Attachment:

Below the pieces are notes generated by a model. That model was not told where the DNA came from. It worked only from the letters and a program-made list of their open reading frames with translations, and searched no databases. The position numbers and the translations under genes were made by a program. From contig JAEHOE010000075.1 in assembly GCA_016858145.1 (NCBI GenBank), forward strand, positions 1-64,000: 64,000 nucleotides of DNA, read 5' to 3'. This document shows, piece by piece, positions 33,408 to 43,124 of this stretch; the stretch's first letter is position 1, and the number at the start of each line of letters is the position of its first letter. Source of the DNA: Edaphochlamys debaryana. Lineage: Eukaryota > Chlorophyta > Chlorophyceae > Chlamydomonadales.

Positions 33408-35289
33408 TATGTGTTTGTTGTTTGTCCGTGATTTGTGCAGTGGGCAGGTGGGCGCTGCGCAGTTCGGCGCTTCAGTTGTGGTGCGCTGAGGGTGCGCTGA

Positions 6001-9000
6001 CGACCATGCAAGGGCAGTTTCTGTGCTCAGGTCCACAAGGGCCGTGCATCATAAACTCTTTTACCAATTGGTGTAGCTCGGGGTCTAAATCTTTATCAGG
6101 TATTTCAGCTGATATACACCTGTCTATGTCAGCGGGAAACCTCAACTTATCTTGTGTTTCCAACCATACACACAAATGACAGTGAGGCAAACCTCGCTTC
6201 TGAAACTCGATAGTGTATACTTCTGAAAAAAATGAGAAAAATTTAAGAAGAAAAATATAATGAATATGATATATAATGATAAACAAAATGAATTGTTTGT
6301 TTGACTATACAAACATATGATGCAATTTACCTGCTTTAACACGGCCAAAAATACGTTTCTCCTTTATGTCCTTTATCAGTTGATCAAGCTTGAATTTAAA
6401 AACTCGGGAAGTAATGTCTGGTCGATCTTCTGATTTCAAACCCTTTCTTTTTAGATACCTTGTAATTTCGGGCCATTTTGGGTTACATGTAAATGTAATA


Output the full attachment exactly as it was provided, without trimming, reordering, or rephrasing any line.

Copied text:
Below the pieces are notes generated by a model. That model was not told where the DNA came from. It worked only from the letters and a program-made list of their open reading frames with translations, and searched no databases. The position numbers and the translations under genes were made by a program. From contig JAEHOE010000075.1 in assembly GCA_016858145.1 (NCBI GenBank), forward strand, positions 1-64,000: 64,000 nucleotides of DNA, read 5' to 3'. This document shows, piece by piece, positions 33,408 to 43,124 of this stretch; the stretch's first letter is position 1, and the number at the start of each line of letters is the position of its first letter. Source of the DNA: Edaphochlamys debaryana. Lineage: Eukaryota > Chlorophyta > Chlorophyceae > Chlamydomonadales.

Positions 33408-35289
33408 TATGTGTTTGTTGTTTGTCCGTGATTTGTGCAGTGGGCAGGTGGGCGCTGCGCAGTTCGGCGCTTCAGTTGTGGTGCGCTGAGGGTGCGCTGA

Positions 6001-9000
6001 CGACCATGCAAGGGCAGTTTCTGTGCTCAGGTCCACAAGGGCCGTGCATCATAAACTCTTTTACCAATTGGTGTAGCTCGGGGTCTAAATCTTTATCAGG
6101 TATTTCAGCTGATATACACCTGTCTATGTCAGCGGGAAACCTCAACTTATCTTGTGTTTCCAACCATACACACAAATGACAGTGAGGCAAACCTCGCTTC
6201 TGAAACTCGATAGTGTATACTTCTGAAAAAAATGAGAAAAATTTAAGAAGAAAAATATAATGAATATGATATATAATGATAAACAAAATGAATTGTTTGT
6301 TTGACTATACAAACATATGATGCAATTTACCTGCTTTAACACGGCCAAAAATACGTTTCTCCTTTATGTCCTTTATCAGTTGATCAAGCTTGAATTTAAA
6401 AACTCGGGAAGTAATGTCTGGTCGATCTTCTGATTTCAAACCCTTTCTTTTTAGATACCTTGTAATTTCGGGCCATTTTGGGTTACATGTAAATGTAATA